Dressage is set to return to Hickstead in 2021 with plans for competition up to? grand prix level and an international on the cards from 2022.
The end of the road for Dressage at Hickstead was announced in August owing to financial reasons and the site has since been dismantled.
But its sister site — the All England Jumping Course — has now revealed plans to host a Premier League show next year (21-23 May 2021) with classes from advanced medium to grand prix and hopes to host a CDI from 2022.
“We want to test the water with our first Premier League show, to gauge the initial levels of support and interest – with a view of going on to potentially bigger events,” said Hickstead director Lizzie Bunn. “We are currently discussing a number of other options, including hosting existing finals, plus hopefully an international competition in 2022. But this very much depends on the entire dressage community getting behind this new venture and making it a success.”
The venue Dressage at Hickstead held top competition for 27 years, including the 2003 European Championships and an annual international. Since 2013, this included the British leg of the FEI dressage Nations Cup series.
It was the brainchild of Dane Rawlins, who co-founded the venture with Hickstead founder Douglas Bunn.
“We are immensely grateful to Dane for his many years of hard work and dedication to Dressage at Hickstead,” added Lizzie. “We understand that many riders were saddened to lose the venue, and while it was unsustainable to keep running the dressage side as a separate entity, we have been working hard this season to formulate plans to hold dressage competitions within the main Hickstead site.”
Competition will be held on the all-weather arenas at the All England Jumping Course, which are used for cross-country and showjumping training over the winter, and national showjumping classes during the international fixtures.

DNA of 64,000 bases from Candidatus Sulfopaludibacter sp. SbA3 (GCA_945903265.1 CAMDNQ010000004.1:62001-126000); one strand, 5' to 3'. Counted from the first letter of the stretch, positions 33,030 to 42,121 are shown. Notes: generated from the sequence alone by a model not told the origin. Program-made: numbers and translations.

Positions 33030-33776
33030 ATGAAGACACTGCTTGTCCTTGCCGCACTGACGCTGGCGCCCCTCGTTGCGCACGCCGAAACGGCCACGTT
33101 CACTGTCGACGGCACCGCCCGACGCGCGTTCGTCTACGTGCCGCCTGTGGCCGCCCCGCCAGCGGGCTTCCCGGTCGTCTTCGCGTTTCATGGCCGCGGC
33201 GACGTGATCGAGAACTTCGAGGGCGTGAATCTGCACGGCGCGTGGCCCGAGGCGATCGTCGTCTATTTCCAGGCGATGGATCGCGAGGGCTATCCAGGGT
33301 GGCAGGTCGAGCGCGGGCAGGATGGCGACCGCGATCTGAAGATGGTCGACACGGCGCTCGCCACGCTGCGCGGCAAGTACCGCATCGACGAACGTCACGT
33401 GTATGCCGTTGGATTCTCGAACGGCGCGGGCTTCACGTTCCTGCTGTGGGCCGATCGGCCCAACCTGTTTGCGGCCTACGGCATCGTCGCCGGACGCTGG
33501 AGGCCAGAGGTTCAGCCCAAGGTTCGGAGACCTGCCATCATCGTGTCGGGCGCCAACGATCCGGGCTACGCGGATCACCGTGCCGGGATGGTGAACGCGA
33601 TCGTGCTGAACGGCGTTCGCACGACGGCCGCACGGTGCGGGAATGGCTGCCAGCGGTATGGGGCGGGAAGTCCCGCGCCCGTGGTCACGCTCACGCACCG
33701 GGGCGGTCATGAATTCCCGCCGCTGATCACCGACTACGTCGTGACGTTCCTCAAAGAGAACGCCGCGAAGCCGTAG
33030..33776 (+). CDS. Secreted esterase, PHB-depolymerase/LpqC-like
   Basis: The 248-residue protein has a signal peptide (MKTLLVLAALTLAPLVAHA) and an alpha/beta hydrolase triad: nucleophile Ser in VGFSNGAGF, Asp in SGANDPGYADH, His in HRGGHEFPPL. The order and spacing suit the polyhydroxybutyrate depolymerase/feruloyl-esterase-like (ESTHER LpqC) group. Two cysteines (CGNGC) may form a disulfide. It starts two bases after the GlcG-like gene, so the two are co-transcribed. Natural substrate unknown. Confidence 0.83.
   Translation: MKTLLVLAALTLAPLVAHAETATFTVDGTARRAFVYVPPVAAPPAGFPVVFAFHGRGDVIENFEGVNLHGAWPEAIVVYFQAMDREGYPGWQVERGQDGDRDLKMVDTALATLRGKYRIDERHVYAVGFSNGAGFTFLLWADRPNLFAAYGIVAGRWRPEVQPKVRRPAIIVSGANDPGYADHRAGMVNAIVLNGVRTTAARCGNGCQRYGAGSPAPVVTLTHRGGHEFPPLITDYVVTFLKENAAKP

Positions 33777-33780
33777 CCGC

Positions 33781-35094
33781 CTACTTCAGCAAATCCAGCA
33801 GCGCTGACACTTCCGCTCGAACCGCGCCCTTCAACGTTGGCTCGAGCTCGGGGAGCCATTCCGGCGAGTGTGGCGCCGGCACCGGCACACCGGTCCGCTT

Multiple medal-winning Olympian Carl Hester said this is “fabulous and most welcome” news.
“We need to keep up the momentum and build our future teams, and venues with world class facilities like Hickstead are key to that,” said Carl.
“Experienced riders use Premier Leagues to bring our younger horses on while they give up and coming combinations a chance to taste the big occasion. On behalf of the riders and owners, I’d like to thank the Bunn family for providing this opportunity and continuing the next chapter of Hickstead to follow on from what Dane and his team achieved.”
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Lizzie added: “My father Douglas will always be remembered most for his passion for showjumping, but he was also an innovator and advocate of all equestrian sport, and he knew that for Hickstead to be successful it had to diversify and cater to other disciplines as well.
“Dressage classes have been held here at the showground since the 1970s, eventually leading to the opening of Dressage at Hickstead in 1993. I’m pleased that we can carry on Dad’s legacy – and that of Dane – by continuing to showcase the sport of dressage here in West Sussex.”
British Dressage (BD) chief executive Jason Brautigam added that it was “of course incredibly disappointing” when Dressage at Hickstead announced it was unable to continue “after 27 magnificent years”.
“We subsequently had really positive and constructive discussions with the Bunn family and BD is delighted that the sport will be able to continue enjoying a presence at the venue in 2021 and beyond,” he said.
“Hickstead remains a special and prestigious venue for our members and we look forward to next year’s Premier League fixture, which will hopefully be a stepping stone to the return of more shows in future years, including international competition. We would like to take this opportunity to thank Dane and his team for their immense contribution to the sport – and to Edward and Lizzie Bunn for being so supportive of our efforts to retain dressage at Hickstead.”
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